The Economic Development of Bangladesh
Economic development is one dimension of the more inclusive concept of development. Development is both a process and a project. As a process, it refers to changes occurring in countries defined variously as undeveloped, underdeveloped, developing, emerging, and newly industrializing. Economic development refers to the raising of the productive capacity of a country through the introduction of policies designed to enhance the productivity of land, labor and capital, raise standards of living and reduce or alleviate the poverty of the inhabitants of the country. At a minimum, economic development has a growth and a distributive dimension.
The economy of Bangladesh
Is a rapidly developing economy. Its per capita income in 2010 was est. US$1,700 (adjusted by purchasing power parity). According to the International Monetary Fund, Bangladesh ranked as the 47th largest economy in the world in 2010 in PPP terms and 57th largest in nominal terms, among the Next Eleven or N-11 of Goldman Sachs and D-8 economies, with a gross domestic product of US$269.3 billion in PPP terms and US$104.9 billion in nominal terms. The economy has grown at the rate of 6-7% p.a. over the past few years. More than half of the GDP belongs to the service sector; a major number of nearly half of Bangladeshis are employed in the agriculture sector, with RMG, textiles, leather, jute, fish, vegetables, leather and leather goods, ceramics, fruits as other important produce. Remittances from Bangladeshis working overseas, mainly in the Middle East are the major source of foreign exchange earnings; exports of garments and textiles are the other main sources of foreign exchange earnings. Ship building and cane cultivation have become a major force of growth. GDP's rapid growth due to sound financial control and regulations has also contributed to its growth. However, foreign direct investment is yet to rise significantly. Bangladesh has made major strides in its human development index. The land is devoted mainly to rice and jute cultivation as well as fruits and produce, although wheat production has increased in recent years; the country is largely self-sufficient in rice production. Bangladesh's growth of its agro industries is due to its rich deltaic fertile land that depends on its six seasons and multiple harvests.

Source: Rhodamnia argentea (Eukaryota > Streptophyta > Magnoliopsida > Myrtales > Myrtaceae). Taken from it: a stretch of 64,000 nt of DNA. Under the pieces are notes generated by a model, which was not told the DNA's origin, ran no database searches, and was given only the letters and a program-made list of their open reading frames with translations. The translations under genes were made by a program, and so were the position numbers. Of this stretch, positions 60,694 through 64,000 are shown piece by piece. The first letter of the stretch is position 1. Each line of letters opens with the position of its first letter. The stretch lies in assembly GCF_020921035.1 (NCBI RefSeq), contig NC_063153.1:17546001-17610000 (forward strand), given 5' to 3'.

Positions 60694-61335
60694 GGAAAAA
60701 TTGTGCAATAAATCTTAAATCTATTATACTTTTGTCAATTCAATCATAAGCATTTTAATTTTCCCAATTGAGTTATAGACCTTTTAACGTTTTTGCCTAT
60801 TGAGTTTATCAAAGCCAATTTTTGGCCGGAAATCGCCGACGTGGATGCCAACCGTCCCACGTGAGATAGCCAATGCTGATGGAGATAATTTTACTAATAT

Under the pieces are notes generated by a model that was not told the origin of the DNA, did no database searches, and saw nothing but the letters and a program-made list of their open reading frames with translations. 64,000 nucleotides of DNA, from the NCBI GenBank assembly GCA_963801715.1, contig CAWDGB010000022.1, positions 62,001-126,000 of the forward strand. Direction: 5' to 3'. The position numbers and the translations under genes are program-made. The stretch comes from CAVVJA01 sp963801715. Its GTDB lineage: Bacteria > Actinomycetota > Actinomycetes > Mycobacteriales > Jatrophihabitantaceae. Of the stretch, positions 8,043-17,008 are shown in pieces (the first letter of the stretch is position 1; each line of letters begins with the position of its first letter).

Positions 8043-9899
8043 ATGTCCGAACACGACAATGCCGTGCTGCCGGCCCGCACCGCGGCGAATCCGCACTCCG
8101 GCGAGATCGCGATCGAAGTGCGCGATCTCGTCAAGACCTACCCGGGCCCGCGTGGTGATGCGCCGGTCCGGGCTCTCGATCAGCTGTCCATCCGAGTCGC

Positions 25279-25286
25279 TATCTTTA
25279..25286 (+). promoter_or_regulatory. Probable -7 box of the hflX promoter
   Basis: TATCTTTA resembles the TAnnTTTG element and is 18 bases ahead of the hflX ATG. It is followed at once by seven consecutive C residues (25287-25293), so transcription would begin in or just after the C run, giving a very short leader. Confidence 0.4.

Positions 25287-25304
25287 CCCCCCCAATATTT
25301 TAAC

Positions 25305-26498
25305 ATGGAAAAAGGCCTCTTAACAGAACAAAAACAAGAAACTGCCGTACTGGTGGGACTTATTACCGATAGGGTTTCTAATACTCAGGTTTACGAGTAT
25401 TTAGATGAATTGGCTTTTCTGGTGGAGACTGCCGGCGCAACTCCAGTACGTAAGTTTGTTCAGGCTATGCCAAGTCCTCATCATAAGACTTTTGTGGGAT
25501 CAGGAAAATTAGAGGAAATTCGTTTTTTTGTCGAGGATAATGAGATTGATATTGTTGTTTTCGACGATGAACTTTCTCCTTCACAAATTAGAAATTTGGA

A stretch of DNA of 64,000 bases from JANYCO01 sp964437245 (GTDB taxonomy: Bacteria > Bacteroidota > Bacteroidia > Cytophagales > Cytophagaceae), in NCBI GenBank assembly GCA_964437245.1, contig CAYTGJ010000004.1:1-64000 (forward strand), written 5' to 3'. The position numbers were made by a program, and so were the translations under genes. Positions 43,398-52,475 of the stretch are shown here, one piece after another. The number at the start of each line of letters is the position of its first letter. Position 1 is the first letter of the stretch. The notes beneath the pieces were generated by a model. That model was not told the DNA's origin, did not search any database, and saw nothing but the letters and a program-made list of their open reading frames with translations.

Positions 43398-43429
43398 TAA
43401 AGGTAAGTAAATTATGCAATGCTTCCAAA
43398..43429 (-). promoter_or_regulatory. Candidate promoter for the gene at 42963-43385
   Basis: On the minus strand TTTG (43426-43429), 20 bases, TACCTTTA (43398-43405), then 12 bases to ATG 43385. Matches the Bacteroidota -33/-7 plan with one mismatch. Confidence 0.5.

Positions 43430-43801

Bengal's function as the primary agricultural producer—chiefly of rice, tea, teak, cotton, cane and jute—for processors and traders from around Asia and beyond. After its independence from Pakistan, Bangladesh followed a socialist economy by nationalizing all industries, proving to be a critical blunder undertaken by Awami League's Mujib Government following India's policy. Education policies of the British dating back from colonial era deprived education to millions of Bangla's Muslim peoples setting them back by decades. Some of the same factors that had made East Bengal a prosperous region became disadvantages during the nineteenth and twentieth centuries. As life expectancy increased, the limitations of land and the annual floods increasingly became constraints on economic growth. Preponderance on traditional agricultural methods became obstacles to the modernization of agriculture. Geography severely limited the development and maintenance of a modern transportation and communications system. Economic outlook
Efforts to achieve Bangladesh's macroeconomic goals have been problematic mostly due to various factors including the country's large population, corruption within the government, power shortages etc. The privatization of public sector industries has proceeded at a slow pace—due in part to worker unrest in affected industries—although on June 30, 2010, the government took a bold step as it closed down the Adamjee Jute Mill, the country's largest and most costly state-owned enterprise. The government also has proven unable to resist demands for wage hikes in...
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